Since γ=Rref/Rsens does not vary with temperature due to component matching, the determination of counts can be simplified as in Equation 5,
Cref is selected in advance to have the same variance in capacitance with temperature as does Csens. This requires advance testing of the dielectric media capacitance variance with temperature to allow component matching. This can also be accomplished by employing a reference capacitor containing a known “good” sample of the dielectric media being measured.
Counts will remain constant if Cref(T)/Csens(T) remains constant. Without contamination, that is without dielectric change, Cref(T)/Csens(T) will remain constant due to component matching. With contamination, counts will change directly with increasing contamination, that is with increasing dielectric change, providing the measurement of the desired property.
Another illustrative example of the usefulness of the technique is temperature measurement using a resistive temperature transducer. In this case, counts is determined by Equation 6,
where β is the constant ratio of reference to sensing capacitance made possible through thermal response matching of the two capacitors. Thermal matching is easily accomplished through intimately nesting the capacitors on the same substrate. In this case, counts will vary with the ratio of CrefRref(T)/Rsens(T). Both Rref(T) and Rsens(T) can have well known functional forms with different quasi-linear variations with temperature, for example an aluminum film resistor on-chip and a platinum film sensing element. This allows establishing a unique relationship between the resistance ratio and temperature.
An alternative embodiment in which a scaler is connected to the output of the sensing counter is shown in FIG. 3. The converter 60 comprises the sensing oscillator 12, the reference oscillator 14, adjustable capacitor Csens. capacitor Cref, the sensing counter 16, the gating control 18, the counter 20 and the gating control 22. As in FIG. 1, when the reference oscillator 14 causes counter 20 to overflow (or reach programmed value), the Channel 1 sensing counter 16 is stopped. The scaler 62 generates signals for controlling the oscillators in the reference and sensing channel, and receives the output signal of the reference channel as an input. The scaler can be used to switch additional impedance into either the reference or sensing oscillators to adjust the oscillator frequency. Adjustments can be made so that the frequencies remain close, yielding maximum measurement sensitivity.
The system is advantageously applicable to parallel use. A plurality of sensor channels can be hooked up to a single reference channel allowing the measurement of several different impedances simultaneously with only one device.
The scaler can also be implemented in such a way that the proper impedance is switched in to match the frequency of the two oscillators, for example implemented as a binary weighted resistance switching network. The binary code required to match the frequencies is the measurement result. Another version can phase lock the frequencies using a voltage-controlled impedance. This voltage, which can be set by a digital-to-analog converter, provides the output.
This invention can be used, for example, to monitor the status of a lubricant system within roller-cone drill bits to determine, for example, if the seals have failed and/or is contamination present. The sensor can also be used, for example, to measure temperature within the journal bearing of the drill bits to monitor the heating of the bearing with wear.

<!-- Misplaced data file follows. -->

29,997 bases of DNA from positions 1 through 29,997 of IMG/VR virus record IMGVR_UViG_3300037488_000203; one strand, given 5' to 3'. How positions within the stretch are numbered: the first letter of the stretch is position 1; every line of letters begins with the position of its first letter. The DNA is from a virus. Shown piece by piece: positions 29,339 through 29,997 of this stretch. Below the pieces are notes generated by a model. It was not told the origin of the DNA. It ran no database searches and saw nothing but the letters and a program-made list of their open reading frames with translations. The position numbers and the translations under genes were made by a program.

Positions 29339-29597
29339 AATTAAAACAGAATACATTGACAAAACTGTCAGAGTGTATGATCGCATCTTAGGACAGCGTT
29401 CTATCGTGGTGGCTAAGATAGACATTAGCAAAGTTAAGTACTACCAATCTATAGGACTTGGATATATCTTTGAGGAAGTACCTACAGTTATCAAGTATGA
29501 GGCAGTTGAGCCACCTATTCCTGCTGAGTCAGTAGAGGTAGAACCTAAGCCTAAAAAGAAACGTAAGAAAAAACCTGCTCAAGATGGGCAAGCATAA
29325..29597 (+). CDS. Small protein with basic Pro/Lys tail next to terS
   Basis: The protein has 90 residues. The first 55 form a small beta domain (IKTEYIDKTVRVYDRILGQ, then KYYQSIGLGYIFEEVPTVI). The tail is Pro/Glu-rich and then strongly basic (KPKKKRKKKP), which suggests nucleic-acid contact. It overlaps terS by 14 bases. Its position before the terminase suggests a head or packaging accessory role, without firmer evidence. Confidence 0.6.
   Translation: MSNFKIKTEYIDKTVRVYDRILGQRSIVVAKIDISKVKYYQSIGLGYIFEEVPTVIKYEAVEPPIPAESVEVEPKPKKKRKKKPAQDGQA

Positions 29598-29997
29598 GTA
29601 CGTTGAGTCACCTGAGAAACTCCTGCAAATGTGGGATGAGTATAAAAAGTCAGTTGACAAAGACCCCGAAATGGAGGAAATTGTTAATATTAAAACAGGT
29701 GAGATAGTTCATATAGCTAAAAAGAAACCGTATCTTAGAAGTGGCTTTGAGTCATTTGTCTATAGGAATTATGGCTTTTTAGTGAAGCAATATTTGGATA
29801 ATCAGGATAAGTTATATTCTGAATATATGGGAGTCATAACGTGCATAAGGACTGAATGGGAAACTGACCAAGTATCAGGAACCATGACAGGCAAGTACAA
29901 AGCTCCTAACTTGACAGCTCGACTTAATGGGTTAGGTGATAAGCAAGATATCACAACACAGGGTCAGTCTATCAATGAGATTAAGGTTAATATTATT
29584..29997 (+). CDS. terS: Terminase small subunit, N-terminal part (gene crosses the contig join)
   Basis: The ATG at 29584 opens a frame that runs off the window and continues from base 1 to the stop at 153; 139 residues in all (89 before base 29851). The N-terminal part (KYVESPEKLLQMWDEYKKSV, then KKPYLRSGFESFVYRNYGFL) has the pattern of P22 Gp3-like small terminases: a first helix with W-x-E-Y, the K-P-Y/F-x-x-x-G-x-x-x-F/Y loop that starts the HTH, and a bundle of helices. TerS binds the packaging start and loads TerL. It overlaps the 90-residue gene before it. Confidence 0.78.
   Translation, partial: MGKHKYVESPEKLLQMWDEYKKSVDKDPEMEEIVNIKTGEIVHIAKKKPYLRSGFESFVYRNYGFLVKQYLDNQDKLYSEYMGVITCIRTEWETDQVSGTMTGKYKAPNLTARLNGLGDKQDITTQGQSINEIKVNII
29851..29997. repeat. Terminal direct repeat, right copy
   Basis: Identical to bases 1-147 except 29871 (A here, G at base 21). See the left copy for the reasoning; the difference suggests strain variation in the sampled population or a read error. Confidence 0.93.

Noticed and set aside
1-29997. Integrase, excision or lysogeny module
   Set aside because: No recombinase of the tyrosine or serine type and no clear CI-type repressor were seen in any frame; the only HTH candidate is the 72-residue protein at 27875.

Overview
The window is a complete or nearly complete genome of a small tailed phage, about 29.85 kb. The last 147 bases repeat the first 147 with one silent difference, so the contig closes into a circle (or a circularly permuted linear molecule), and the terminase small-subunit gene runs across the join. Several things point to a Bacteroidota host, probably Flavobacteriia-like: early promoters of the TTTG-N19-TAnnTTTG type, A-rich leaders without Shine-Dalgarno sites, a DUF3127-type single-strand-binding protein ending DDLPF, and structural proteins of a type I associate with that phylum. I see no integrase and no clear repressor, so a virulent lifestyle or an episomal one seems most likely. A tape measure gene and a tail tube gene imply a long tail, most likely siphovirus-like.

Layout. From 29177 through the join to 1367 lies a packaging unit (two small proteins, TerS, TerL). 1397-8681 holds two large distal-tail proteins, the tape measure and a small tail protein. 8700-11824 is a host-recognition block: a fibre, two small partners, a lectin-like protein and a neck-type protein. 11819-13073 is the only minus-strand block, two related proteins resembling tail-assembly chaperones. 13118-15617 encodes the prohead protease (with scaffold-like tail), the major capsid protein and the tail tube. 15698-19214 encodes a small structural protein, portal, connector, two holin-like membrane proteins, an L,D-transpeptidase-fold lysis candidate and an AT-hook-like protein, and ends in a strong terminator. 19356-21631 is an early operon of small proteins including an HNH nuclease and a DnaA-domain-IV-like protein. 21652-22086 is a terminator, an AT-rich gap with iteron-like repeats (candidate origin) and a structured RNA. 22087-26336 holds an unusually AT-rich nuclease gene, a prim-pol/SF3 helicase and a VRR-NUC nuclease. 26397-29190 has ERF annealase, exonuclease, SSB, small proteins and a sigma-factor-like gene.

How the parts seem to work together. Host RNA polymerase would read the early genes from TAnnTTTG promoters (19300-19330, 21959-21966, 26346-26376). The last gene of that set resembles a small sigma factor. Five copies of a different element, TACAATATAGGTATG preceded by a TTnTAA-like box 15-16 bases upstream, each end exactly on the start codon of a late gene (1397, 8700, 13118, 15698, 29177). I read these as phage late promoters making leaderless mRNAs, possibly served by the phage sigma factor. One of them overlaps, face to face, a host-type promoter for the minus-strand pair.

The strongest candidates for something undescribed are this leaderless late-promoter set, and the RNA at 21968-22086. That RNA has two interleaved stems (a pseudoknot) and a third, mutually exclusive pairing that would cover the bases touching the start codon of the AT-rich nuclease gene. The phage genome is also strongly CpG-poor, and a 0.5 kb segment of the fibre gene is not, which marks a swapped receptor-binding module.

The invention is also useful for remote temperature measurements in harsh conditions, for example, inside of munitions as a long term fire monitor, immersed in a food processing system to measure time-temperature (e.g., an electric potato wedge), as an automotive brake temperature monitor, industrial exhaust gas or discharge monitor, or tire temperature monitor.
The invention is generally applicable to the field of harsh environment impedance monitoring. This is of particular value in remote lubricated devices such as oil field drill bits or automotive or aircraft lubricant condition monitoring.
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|1||David E. Holcomb, et al., "Transducers for Temperature, Pressure, and Flow," Encyclopedia of Applied Physics, vol. 22, Wiley VCH, pp. 35-65 (1998).|
|2||Fernando Garcia-Golding, et al., "Sensor for determining the water content of oil-in-water emulsion by specific admittance measurement," Sensors and Actuators A, vol. 46-47, pp: 337-341 (1995).|
|3||George S. Saloka, et al., "A Capacitive Oil Deterioration Sensor," Society of Automotive Engineering, International Congress and Exposition, Detroit, Michigan, pp. 137-146 (Feb. 1991), SAE Technical Paper 910497.|
|4||Hang-Sheng Lee, et al., "In situ monitoring of high-temperature degraded engine oil condition with microsensors," Sensors and Actuators B, vol. 20, pp. 49-54 (1994).|
|Patente citante||Fecha de presentación||Fecha de publicación||Solicitante||Título|
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|Clasificación de EE.UU.||324/707, 257/528, 324/686, 257/540, 324/685, 324/654, 324/698, 324/691, 324/76.16|
|Clasificación internacional||G01N27/02, G01N27/04, G01N27/22|
|Clasificación cooperativa||G01N27/221, G01N33/28|
|Clasificación europea||G01N27/22B, G01N27/04D1, G01N27/02|
|8 May 2000||AS||Assignment|
|1 Jul 2004||AS||Assignment|
|14 Feb 2006||FPAY||Fee payment|
Year of fee payment: 4
|3 May 2010||REMI||Maintenance fee reminder mailed|
|24 Sep 2010||LAPS||Lapse for failure to pay maintenance fees|
|16 Nov 2010||FP||Expired due to failure to pay maintenance fee|
Effective date: 20100924